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What the Latest Federal Budget Numbers Mean

The latest official numbers, including the budget and economic forecast for the next decade from the nonpartisan Congressional Budget Office (CBO), show national debt rising well past historical norms and warns of serious consequences. Here are the key figures and what they mean.

  

Permanent Trillion-Dollar Deficits Begin this Year

  • The federal budget deficit is projected to be $1.02 trillion this fiscal year. 
  • The annual deficit is projected to be $1 trillion or more indefinitely.
  • Spending will be above its 50-year average as a share of GDP. Revenue will be at its average.


National Debt Will Continue to Grow Towards Record Levels

  • National debt held by the public, which excludes what the federal government owes itself, will grow by more than $14 trillion over the next decade, exceeding $31 trillion in 2030.
  • Debt held by the public will nearly equal the size of the U.S. economy in ten years, at 98 percent of GDP in 2030.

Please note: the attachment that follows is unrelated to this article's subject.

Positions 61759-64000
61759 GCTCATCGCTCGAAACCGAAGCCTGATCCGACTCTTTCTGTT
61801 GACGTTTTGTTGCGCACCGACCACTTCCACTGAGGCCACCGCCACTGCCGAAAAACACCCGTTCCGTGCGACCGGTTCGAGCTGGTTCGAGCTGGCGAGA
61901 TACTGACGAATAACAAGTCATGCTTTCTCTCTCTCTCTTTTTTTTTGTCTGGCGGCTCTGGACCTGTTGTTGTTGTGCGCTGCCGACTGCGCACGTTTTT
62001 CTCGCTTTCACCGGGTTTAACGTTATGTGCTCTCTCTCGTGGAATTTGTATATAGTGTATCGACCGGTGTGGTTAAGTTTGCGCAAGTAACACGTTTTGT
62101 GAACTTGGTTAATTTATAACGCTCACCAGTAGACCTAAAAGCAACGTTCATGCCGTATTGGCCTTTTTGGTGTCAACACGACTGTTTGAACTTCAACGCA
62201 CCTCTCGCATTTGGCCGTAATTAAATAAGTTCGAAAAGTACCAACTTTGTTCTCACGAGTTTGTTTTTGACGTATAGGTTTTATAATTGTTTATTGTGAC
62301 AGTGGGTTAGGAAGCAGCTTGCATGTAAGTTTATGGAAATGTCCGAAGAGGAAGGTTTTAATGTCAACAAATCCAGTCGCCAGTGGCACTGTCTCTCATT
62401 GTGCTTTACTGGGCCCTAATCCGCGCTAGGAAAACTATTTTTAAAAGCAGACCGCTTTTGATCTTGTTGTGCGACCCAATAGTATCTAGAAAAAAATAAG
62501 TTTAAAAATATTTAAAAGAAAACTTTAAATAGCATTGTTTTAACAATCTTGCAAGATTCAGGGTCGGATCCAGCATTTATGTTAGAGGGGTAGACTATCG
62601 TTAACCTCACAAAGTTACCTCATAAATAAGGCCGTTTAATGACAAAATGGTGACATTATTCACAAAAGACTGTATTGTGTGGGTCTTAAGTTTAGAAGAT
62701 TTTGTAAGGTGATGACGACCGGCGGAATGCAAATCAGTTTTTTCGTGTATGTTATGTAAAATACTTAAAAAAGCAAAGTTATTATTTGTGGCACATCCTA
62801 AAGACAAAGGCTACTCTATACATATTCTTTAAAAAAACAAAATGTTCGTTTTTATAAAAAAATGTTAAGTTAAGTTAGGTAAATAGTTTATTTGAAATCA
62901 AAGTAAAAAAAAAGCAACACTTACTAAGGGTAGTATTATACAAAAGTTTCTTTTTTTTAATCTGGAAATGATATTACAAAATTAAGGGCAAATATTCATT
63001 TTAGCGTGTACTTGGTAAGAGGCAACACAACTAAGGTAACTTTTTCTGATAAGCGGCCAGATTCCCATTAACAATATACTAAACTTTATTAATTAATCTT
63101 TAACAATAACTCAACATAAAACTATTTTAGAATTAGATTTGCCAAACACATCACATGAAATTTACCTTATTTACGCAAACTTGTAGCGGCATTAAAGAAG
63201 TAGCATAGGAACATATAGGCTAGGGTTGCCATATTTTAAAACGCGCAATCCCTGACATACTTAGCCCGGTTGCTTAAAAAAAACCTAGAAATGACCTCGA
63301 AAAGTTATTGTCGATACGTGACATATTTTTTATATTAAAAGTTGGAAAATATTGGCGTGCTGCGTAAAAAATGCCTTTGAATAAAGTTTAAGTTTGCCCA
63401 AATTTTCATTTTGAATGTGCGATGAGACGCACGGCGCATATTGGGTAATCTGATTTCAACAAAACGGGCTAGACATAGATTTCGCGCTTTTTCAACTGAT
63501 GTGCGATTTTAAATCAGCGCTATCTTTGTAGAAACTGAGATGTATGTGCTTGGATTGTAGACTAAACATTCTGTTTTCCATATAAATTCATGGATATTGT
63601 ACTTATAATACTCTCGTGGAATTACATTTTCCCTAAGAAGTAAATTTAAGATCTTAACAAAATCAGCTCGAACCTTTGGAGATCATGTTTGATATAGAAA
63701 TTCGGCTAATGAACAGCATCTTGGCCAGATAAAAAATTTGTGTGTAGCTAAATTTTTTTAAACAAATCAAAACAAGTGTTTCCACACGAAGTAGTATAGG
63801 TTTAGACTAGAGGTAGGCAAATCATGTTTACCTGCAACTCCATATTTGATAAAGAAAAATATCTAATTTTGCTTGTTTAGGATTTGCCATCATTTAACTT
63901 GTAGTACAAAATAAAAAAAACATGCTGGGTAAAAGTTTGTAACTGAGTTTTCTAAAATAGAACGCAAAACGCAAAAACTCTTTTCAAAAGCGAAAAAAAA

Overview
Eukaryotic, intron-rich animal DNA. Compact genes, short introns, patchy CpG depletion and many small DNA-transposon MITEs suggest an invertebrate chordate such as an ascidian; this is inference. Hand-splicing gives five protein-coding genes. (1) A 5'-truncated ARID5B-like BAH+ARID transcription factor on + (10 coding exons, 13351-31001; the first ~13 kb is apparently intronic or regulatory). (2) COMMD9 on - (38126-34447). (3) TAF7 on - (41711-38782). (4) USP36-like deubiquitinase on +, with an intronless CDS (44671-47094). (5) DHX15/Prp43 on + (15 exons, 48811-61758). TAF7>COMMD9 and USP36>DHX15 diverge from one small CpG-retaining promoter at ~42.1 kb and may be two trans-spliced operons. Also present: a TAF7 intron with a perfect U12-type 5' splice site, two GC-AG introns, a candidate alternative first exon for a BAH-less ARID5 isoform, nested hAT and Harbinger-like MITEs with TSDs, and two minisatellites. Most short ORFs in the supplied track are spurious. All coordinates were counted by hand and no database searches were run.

• If current tax cuts and other policies are extended, debt will reach a new record of 107 percent of GDP in 2030.
  • The growth in the debt going forward will be largely driven by rising health costs and an aging population. 
  • Interest on the debt is the fastest growing part of the federal budget. It will double in dollar terms in ten years. 


The Consequences of Rising Debt Are Severe

  • CBO warns that high and rising debt would negatively affect the economy by dampening economic output over time and reducing the income of U.S. households through increased interest payments to foreign debt holders.
  • Mounting debt would also increase the risk of a fiscal crisis and make it more difficult to respond to unforeseen events.

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